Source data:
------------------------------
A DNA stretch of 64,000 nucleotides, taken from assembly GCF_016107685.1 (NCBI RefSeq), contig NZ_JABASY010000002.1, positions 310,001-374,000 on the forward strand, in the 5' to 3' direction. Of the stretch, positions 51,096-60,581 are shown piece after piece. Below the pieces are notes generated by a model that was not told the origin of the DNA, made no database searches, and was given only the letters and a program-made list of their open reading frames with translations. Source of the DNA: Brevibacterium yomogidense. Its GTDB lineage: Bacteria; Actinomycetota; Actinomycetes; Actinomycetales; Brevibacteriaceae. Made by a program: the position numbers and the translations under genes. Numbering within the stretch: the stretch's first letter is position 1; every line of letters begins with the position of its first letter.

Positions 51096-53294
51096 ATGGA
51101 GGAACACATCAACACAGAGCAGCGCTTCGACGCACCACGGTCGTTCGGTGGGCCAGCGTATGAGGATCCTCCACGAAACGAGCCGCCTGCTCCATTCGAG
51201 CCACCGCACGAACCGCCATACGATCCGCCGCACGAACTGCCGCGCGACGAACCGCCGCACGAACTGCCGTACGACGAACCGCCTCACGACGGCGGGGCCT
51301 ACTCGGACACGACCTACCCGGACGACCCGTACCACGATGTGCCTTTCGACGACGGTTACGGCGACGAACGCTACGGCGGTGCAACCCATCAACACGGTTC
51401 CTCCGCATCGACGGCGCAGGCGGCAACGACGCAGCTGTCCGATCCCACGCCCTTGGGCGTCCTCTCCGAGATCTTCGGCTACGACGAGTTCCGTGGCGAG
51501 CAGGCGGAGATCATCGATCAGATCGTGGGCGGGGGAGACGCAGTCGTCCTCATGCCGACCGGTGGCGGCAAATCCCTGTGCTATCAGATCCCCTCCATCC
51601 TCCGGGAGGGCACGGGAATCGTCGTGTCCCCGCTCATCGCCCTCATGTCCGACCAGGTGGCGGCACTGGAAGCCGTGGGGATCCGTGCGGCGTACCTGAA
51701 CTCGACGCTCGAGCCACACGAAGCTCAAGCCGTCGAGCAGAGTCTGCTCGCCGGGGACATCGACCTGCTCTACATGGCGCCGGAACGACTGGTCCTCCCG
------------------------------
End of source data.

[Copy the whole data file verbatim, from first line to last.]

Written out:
A DNA stretch of 64,000 nucleotides, taken from assembly GCF_016107685.1 (NCBI RefSeq), contig NZ_JABASY010000002.1, positions 310,001-374,000 on the forward strand, in the 5' to 3' direction. Of the stretch, positions 51,096-60,581 are shown piece after piece. Below the pieces are notes generated by a model that was not told the origin of the DNA, made no database searches, and was given only the letters and a program-made list of their open reading frames with translations. Source of the DNA: Brevibacterium yomogidense. Its GTDB lineage: Bacteria; Actinomycetota; Actinomycetes; Actinomycetales; Brevibacteriaceae. Made by a program: the position numbers and the translations under genes. Numbering within the stretch: the stretch's first letter is position 1; every line of letters begins with the position of its first letter.

Positions 51096-53294
51096 ATGGA
51101 GGAACACATCAACACAGAGCAGCGCTTCGACGCACCACGGTCGTTCGGTGGGCCAGCGTATGAGGATCCTCCACGAAACGAGCCGCCTGCTCCATTCGAG
51201 CCACCGCACGAACCGCCATACGATCCGCCGCACGAACTGCCGCGCGACGAACCGCCGCACGAACTGCCGTACGACGAACCGCCTCACGACGGCGGGGCCT
51301 ACTCGGACACGACCTACCCGGACGACCCGTACCACGATGTGCCTTTCGACGACGGTTACGGCGACGAACGCTACGGCGGTGCAACCCATCAACACGGTTC
51401 CTCCGCATCGACGGCGCAGGCGGCAACGACGCAGCTGTCCGATCCCACGCCCTTGGGCGTCCTCTCCGAGATCTTCGGCTACGACGAGTTCCGTGGCGAG
51501 CAGGCGGAGATCATCGATCAGATCGTGGGCGGGGGAGACGCAGTCGTCCTCATGCCGACCGGTGGCGGCAAATCCCTGTGCTATCAGATCCCCTCCATCC
51601 TCCGGGAGGGCACGGGAATCGTCGTGTCCCCGCTCATCGCCCTCATGTCCGACCAGGTGGCGGCACTGGAAGCCGTGGGGATCCGTGCGGCGTACCTGAA
51701 CTCGACGCTCGAGCCACACGAAGCTCAAGCCGTCGAGCAGAGTCTGCTCGCCGGGGACATCGACCTGCTCTACATGGCGCCGGAACGACTGGTCCTCCCG